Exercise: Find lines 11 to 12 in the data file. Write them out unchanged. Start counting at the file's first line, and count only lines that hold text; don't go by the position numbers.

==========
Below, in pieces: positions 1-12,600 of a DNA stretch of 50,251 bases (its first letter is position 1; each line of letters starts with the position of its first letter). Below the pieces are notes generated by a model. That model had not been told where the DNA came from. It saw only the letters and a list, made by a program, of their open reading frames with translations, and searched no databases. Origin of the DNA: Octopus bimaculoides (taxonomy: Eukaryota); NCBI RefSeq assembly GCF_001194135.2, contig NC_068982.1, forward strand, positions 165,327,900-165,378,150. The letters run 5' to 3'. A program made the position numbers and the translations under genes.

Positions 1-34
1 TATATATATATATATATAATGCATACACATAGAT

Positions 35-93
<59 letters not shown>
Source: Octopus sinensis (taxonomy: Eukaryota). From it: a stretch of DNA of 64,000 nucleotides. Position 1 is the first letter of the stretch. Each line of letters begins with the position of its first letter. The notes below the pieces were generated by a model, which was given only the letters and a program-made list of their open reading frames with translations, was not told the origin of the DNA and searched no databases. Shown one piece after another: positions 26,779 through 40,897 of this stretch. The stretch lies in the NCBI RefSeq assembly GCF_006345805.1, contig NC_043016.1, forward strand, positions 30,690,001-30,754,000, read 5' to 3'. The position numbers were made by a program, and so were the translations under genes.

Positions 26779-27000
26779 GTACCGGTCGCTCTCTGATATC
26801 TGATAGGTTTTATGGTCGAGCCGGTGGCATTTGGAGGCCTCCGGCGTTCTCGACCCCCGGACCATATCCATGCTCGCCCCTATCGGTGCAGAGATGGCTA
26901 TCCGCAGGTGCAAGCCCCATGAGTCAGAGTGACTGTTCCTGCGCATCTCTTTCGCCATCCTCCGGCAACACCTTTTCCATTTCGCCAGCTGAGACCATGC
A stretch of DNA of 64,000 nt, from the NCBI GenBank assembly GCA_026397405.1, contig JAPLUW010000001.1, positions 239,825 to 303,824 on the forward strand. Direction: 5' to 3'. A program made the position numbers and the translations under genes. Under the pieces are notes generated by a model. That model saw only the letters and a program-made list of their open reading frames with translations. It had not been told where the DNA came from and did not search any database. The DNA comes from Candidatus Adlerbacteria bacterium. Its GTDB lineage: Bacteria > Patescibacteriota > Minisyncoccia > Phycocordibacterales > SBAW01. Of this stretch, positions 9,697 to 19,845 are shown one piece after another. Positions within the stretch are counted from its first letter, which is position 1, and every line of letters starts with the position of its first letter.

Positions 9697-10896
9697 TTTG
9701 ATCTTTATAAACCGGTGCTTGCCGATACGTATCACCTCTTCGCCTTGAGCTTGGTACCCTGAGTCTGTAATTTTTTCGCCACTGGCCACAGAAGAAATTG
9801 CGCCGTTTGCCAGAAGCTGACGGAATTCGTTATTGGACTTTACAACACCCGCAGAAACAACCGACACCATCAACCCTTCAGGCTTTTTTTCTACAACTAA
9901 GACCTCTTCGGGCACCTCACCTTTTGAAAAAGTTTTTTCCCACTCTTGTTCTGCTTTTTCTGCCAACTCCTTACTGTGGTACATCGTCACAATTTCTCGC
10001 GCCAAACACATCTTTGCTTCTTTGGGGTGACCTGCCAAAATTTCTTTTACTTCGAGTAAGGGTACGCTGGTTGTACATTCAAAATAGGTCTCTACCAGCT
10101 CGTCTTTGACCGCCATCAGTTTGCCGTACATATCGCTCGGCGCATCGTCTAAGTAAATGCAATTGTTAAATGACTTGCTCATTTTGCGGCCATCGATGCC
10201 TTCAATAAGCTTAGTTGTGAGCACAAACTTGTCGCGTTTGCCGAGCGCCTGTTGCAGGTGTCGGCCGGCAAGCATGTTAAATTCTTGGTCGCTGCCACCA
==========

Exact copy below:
A stretch of DNA of 64,000 nt, from the NCBI GenBank assembly GCA_026397405.1, contig JAPLUW010000001.1, positions 239,825 to 303,824 on the forward strand. Direction: 5' to 3'. A program made the position numbers and the translations under genes. Under the pieces are notes generated by a model. That model saw only the letters and a program-made list of their open reading frames with translations. It had not been told where the DNA came from and did not search any database. The DNA comes from Candidatus Adlerbacteria bacterium. Its GTDB lineage: Bacteria > Patescibacteriota > Minisyncoccia > Phycocordibacterales > SBAW01. Of this stretch, positions 9,697 to 19,845 are shown one piece after another. Positions within the stretch are counted from its first letter, which is position 1, and every line of letters starts with the position of its first letter.

Positions 9697-10896